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Vol 24 No 3 March/April 2019

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Take the Witness: Cross Examination in International Arbitration

Edited by: Lawrence W. Newman, Timothy G. Nelson
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Athenian Law and Society (eBook)

ISBN13: 9781317177517
Published: October 2018
Publisher: Routledge
Country of Publication: UK
Format: eBook (ePub)
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The study of law is the study of the society which created it. Societies create laws in order to safeguard values which are important to them, and this is why the study of the laws of a society sheds light upon the ideals and values which generated them. In democratic Athens the law was both a product of democracy and a force for safeguarding democratic practices. In recent years books have been written on Athenian law, and on Athenian society, but never a monograph fully investigating the links between the two in all important aspects of public and private life. This study investigates the mutual relationship between law and society in classical Athens and includes a detailed study of Athenian legislation, constitution, finance, society, daily life, gender relations, religion, and culture, and their impact upon modern cultural values.

eBooks, Roman Law and Greek Law
The development of Athenian law
Sources of Athenian law
Scholarship on Athenian law and society
Chapter 1. The administration of justice in the Polis
1.1 Sources
1.2 The division of powers in the Athenian Democracy
1.3 The question on the rule of law in the Athenian Democracy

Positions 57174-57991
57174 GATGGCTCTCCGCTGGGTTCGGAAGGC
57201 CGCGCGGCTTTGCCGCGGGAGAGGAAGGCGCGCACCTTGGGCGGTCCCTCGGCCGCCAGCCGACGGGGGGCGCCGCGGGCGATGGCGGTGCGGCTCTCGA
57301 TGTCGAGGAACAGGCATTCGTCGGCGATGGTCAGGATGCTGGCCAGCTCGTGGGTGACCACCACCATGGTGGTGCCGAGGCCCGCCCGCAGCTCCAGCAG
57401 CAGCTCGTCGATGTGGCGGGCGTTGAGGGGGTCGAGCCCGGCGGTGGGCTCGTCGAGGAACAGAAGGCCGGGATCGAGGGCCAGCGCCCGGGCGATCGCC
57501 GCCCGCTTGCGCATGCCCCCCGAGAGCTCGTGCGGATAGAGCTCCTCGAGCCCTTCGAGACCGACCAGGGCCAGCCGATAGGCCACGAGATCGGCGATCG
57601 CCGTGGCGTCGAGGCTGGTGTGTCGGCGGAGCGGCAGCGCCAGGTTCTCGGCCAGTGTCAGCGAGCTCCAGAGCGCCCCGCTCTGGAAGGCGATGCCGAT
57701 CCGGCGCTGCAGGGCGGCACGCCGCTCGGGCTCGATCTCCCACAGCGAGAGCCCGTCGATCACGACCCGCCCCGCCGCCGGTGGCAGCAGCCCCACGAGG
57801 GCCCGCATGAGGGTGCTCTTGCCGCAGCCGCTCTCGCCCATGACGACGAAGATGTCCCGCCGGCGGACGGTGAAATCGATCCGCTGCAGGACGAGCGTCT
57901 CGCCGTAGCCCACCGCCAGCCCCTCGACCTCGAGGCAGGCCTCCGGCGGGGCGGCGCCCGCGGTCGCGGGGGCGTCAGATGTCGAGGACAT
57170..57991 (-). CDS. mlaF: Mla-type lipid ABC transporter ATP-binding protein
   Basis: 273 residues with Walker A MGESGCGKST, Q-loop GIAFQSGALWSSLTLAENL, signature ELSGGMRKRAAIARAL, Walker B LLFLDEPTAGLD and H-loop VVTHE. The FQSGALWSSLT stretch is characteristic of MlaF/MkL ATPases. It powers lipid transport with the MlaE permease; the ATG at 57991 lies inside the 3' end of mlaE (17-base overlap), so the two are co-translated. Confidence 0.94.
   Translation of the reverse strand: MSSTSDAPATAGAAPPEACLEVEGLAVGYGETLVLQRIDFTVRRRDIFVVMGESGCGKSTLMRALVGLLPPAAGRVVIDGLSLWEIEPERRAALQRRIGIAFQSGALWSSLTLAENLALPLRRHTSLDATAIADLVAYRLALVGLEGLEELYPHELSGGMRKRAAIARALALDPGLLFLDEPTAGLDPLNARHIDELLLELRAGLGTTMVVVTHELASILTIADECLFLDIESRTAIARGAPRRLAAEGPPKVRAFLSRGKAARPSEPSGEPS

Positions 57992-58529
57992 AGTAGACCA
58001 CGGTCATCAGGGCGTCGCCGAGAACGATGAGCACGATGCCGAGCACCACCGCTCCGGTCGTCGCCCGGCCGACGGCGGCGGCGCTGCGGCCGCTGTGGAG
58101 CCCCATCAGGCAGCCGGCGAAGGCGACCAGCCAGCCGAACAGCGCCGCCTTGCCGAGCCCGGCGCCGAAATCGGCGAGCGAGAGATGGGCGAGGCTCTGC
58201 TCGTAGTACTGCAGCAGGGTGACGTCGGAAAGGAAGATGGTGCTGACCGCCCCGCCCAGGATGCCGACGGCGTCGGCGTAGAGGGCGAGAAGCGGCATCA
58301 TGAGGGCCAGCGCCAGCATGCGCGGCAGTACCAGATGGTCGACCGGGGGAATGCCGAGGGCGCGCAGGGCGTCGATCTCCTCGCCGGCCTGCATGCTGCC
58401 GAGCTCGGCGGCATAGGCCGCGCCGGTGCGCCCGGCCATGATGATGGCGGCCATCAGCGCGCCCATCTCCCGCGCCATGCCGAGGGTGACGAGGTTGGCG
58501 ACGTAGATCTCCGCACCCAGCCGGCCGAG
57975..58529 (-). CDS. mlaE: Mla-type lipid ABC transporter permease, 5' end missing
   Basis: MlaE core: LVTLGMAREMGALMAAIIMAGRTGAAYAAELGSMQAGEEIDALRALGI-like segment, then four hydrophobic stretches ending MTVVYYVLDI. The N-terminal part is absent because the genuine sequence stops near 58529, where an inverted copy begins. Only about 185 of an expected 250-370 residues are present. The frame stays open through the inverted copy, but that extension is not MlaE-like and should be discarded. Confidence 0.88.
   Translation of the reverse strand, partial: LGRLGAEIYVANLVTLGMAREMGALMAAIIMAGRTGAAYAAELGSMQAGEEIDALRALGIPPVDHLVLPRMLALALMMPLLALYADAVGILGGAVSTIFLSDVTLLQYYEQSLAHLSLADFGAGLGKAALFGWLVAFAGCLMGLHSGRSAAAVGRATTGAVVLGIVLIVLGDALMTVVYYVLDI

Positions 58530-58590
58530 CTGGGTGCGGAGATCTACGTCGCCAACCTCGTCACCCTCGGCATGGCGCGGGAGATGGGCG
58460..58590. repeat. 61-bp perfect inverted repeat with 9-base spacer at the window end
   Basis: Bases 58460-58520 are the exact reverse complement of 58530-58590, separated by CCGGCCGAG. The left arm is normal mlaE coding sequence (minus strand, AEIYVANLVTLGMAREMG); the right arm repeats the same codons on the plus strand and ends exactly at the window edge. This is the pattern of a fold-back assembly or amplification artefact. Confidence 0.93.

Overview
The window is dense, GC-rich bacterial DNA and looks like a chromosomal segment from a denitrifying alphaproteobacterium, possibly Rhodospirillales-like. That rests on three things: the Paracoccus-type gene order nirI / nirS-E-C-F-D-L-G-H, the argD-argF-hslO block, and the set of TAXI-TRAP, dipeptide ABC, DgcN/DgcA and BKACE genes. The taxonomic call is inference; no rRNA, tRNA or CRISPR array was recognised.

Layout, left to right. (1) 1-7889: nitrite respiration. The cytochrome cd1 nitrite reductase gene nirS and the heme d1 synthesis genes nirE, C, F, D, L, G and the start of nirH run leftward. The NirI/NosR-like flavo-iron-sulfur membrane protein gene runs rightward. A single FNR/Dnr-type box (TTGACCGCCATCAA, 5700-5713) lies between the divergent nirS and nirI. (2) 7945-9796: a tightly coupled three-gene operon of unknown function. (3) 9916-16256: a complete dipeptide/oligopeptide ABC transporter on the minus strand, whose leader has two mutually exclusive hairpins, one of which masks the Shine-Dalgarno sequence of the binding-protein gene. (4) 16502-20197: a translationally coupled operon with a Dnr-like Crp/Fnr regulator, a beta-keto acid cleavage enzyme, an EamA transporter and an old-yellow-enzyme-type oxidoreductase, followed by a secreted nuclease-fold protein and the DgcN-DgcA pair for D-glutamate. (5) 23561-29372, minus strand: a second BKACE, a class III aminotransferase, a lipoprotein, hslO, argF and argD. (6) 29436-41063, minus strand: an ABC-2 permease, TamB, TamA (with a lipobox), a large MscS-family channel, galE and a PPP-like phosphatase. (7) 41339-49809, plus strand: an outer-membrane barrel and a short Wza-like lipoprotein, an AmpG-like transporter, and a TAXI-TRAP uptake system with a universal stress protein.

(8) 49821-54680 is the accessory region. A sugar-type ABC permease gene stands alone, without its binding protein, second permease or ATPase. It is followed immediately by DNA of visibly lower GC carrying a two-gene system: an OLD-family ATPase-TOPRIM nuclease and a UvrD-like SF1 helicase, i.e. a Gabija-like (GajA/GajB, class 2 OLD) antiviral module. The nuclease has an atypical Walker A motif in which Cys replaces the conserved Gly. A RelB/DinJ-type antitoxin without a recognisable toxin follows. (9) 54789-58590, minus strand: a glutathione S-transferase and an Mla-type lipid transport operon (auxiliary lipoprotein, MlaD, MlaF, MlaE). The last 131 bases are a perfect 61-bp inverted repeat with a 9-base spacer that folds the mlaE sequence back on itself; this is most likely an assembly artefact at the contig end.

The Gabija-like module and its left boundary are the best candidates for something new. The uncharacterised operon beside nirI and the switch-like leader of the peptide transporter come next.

1.4 Accountability of officials and individuals before the law
1.5 Protections of core human rights in Athenian Law
1.6 Open Government in the Athenian Democracy
1.7 Dispute resolution: processes and types of lawsuits
1.8 Blocking an improperly introduced lawsuit
1.9 The "amateurism" of Athenian Law?
1.10 Rules of Evidence and the Rule of Law
1.11 Executive officers of the Athenian State
Chapter 2. Citizens, Metics and Slaves in Athenian Law
2.1. Sources
2.2. Citizenship in the Greek Polis
2.3. Introduction into the Citizen Body
2.4. The rights, privileges and duties of Athenian citizen men
2.5. Metics
2.6. Slaves
2.7. Legal procedures for status disputes
Chapter 3. The Athenian oikos
3.1. Sources
3.2. The oikos and the polis
3.3. The oikos and its members
Chapter 4. The formation and purpose of marriage: wives and concubines
4.1. Sources
4.2. The ever-shifting definition of marriage
4.3. Lawful marriage: types and purpose
4.4. Alternative unions and concubines
4.5. Conclusions
Chapter 5. The continuation of the oikos: inheritance and succession
5.1. Sources
5.2. Succession by natural legitimate sons
5.3. Legitimate daughters and dowry
5.4. Epikleros
5.5. Illegitimate children
5.6. Wills and succession by adopted children
Chapter 6. The oikos in peril: Divorce, adultery, prostitution
6.1. Sources
6.2. Divorce
6.3. Adultery
6.4. Prostitution
Chapter 7. Criminal Justice: Violence and Property Crimes
7.1 Sources
7.2. Assault and slander: violence in Athenian Law and life
7.3. Hybris
7.4. Non-violent conflict resolution: arbitration
7.5. Sexual violence
7.6. Property crimes and disputes
Chapter 8. Religion, the state and the law
8.1. Sources
8.2. The intersection of religion and the law
8.3. State Religion, festivals and the law
8.4. Prosecutions on religious grounds
8.5. Homicide
Chapter 9. The safety net: Protecting those in need
9.1. Sources
9.2. Protecting legal minors and the elderly from abuse
9.3. Providing for Disabled Citizens
9.4. Caring for the elderly
9.5. Income support for the poor and the needy
9.6. The Athenian healthcare system: Medical care and the law
9.7. Conclusions
Epilogue: Athenian law as the voice of the Democracy